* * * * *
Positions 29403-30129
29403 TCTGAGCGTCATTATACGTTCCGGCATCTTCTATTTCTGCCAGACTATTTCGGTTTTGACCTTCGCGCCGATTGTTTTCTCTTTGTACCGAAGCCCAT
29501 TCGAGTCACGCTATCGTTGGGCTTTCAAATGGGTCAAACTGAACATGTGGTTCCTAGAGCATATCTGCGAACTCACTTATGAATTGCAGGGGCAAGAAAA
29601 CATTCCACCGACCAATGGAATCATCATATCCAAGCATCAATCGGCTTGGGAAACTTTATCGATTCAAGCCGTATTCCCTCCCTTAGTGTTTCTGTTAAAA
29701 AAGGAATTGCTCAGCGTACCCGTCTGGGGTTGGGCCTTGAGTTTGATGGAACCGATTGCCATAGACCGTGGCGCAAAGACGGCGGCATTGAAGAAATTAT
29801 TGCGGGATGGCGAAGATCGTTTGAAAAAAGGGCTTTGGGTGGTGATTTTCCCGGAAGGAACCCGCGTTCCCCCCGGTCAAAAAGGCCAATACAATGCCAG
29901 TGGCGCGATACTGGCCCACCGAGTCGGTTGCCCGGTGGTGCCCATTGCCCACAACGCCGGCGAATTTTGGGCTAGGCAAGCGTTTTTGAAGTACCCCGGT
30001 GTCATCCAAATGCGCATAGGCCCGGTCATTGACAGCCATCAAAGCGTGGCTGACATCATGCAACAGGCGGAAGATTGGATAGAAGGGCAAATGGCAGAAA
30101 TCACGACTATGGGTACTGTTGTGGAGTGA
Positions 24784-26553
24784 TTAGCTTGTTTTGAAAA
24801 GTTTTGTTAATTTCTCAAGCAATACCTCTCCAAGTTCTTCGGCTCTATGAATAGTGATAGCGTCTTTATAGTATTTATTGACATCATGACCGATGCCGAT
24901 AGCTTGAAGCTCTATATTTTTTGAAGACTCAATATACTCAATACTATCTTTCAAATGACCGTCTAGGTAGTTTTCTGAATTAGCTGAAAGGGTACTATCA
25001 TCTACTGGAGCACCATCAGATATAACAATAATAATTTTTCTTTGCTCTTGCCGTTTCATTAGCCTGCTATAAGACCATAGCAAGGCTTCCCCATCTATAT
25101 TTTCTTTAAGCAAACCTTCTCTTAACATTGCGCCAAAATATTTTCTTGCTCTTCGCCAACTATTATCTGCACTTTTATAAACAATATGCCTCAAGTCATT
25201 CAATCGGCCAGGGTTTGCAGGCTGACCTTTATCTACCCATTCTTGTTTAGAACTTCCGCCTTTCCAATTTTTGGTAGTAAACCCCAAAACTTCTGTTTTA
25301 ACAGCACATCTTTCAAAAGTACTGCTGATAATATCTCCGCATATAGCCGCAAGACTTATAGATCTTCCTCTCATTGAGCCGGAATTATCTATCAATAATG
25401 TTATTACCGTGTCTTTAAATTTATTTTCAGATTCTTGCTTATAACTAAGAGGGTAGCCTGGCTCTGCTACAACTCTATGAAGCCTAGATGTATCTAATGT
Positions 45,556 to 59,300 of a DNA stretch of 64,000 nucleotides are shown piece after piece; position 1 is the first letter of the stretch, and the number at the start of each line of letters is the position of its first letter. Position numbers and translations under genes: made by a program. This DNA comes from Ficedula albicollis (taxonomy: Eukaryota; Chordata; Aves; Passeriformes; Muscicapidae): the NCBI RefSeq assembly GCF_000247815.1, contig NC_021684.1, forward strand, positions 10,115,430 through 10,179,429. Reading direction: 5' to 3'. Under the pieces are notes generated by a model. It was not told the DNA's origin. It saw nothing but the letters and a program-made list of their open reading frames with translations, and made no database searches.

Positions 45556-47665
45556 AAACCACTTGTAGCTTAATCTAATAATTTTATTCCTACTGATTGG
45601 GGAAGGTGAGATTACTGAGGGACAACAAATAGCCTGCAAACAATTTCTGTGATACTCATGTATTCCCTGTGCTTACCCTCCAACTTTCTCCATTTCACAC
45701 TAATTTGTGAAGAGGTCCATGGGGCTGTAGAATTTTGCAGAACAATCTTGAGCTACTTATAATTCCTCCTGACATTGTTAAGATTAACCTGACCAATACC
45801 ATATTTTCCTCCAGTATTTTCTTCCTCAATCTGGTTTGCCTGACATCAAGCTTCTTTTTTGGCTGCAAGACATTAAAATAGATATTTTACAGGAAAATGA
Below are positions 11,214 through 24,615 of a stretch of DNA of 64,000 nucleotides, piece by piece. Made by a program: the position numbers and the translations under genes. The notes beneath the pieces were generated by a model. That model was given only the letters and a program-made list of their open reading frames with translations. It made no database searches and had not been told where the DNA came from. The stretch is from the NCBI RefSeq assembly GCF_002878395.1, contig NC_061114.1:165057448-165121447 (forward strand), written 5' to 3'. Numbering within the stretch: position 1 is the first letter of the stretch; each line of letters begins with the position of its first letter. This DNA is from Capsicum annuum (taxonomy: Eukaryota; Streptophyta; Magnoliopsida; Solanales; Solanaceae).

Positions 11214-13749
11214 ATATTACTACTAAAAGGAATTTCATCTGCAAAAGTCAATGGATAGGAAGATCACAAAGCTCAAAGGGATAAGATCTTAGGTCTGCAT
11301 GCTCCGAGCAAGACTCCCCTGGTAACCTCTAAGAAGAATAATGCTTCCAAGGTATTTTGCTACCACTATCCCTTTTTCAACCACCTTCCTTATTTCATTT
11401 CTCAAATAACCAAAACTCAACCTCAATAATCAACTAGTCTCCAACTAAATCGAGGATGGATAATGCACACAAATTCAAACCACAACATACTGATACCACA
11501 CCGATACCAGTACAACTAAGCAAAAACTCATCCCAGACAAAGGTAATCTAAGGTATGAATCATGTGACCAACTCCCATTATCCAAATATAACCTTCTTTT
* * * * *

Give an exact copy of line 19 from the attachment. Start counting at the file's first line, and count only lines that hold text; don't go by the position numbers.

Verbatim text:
Positions 45,556 to 59,300 of a DNA stretch of 64,000 nucleotides are shown piece after piece; position 1 is the first letter of the stretch, and the number at the start of each line of letters is the position of its first letter. Position numbers and translations under genes: made by a program. This DNA comes from Ficedula albicollis (taxonomy: Eukaryota; Chordata; Aves; Passeriformes; Muscicapidae): the NCBI RefSeq assembly GCF_000247815.1, contig NC_021684.1, forward strand, positions 10,115,430 through 10,179,429. Reading direction: 5' to 3'. Under the pieces are notes generated by a model. It was not told the DNA's origin. It saw nothing but the letters and a program-made list of their open reading frames with translations, and made no database searches.